Tonsils serve as the front lines of the body’s immune system. Also known as “palatine tonsils,” they help the body recognize and defend itself against germs. About 3.5 percent of all oral cancers develop in the tonsils or the oropharynx—the back part of the throat—according to the National Cancer Institute’s Surveillance, Epidemiology and End Results database. Tobacco use is a leading cause of tonsil cancer. Human papilloma virus (HPV) is another major cause of one form of tonsil cancer, called squamous cell carcinoma. About 9,000 people a year are diagnosed with HPV-related cancer of the mouth and throat, according to the U.S. Centers for Disease Control and Prevention. Because the tonsils are part of the lymph system, some lymphomas may develop there first.
Common tonsil cancer symptoms
Many tonsil cancer patients may not notice symptoms, even after their diagnosis. Others may experience discomfort when swallowing. Other symptoms of tonsil cancer may include:
- A noticeable neck mass
- Sore or uncomfortable throat
- A patch of dry, irritated tissue
- A hoarse voice
- Weight loss
NOTE: These symptoms may be attributed to a number of conditions other than cancer. It is important to consult with a medical professional for an accurate diagnosis.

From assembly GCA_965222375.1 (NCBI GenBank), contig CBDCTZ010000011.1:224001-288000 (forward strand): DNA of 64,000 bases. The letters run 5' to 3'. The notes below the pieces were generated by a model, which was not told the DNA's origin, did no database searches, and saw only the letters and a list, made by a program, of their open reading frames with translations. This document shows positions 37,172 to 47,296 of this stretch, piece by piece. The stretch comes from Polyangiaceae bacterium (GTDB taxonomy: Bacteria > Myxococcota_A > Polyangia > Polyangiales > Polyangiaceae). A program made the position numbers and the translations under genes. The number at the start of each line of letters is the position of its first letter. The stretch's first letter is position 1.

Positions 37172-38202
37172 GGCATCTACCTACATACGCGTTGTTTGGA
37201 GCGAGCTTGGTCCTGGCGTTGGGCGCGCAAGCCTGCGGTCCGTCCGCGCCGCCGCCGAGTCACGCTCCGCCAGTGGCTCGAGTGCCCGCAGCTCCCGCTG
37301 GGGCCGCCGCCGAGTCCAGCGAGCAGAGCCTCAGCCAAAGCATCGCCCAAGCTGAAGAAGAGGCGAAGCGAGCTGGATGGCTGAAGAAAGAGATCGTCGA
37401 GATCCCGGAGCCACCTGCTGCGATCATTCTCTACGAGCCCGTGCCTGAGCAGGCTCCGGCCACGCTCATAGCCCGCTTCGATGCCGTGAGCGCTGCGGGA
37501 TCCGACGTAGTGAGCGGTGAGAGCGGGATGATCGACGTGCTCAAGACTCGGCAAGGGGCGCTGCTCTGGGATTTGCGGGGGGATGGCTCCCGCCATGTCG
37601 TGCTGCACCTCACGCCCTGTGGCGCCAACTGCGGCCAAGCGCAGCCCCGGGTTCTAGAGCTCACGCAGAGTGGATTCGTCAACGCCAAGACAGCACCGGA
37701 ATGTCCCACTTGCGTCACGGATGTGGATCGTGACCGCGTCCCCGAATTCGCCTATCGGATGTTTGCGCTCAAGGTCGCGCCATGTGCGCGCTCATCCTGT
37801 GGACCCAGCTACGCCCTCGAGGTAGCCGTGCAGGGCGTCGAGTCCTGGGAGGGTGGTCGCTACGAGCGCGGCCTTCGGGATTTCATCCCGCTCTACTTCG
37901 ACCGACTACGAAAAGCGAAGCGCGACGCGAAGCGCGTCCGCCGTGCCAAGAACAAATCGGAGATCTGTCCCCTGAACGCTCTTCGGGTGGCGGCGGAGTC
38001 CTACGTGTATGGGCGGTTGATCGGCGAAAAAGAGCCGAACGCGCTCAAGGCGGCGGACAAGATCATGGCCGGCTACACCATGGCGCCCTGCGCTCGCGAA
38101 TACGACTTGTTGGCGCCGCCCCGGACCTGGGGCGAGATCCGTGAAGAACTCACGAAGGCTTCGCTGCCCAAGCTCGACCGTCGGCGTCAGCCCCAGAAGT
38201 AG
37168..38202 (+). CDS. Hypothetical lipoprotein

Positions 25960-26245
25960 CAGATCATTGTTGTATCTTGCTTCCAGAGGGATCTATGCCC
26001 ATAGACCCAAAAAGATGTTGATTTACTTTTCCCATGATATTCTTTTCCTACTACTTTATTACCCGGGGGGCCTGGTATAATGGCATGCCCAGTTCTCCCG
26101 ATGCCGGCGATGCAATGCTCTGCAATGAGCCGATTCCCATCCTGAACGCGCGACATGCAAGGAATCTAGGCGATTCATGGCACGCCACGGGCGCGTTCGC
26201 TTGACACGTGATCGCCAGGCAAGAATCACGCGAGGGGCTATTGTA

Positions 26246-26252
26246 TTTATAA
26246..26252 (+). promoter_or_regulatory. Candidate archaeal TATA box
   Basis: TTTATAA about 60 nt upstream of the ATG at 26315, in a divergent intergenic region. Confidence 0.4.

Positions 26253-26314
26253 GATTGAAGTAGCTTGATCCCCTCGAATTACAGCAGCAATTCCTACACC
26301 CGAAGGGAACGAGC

Advanced treatments for tonsil cancer
Surgery: Surgical options may be recommended to remove the tumor from the tonsil, throat or lymph nodes. Minimally invasive robotic surgery may be available, depending on the size and location of the mass. Microsurgical reconstruction may be recommended to help restore the appearance and function of the throat area after the removal of larger tumors or some bone structure.
Radiation therapy: Several radiation techniques, including intensity modulated radiotherapy (IMRT), may be recommended to target the tumor while reducing damage to surrounding healthy tissue.
Chemotherapy: A common treatment for tonsil cancer involves using radiation therapy in combination with chemotherapy.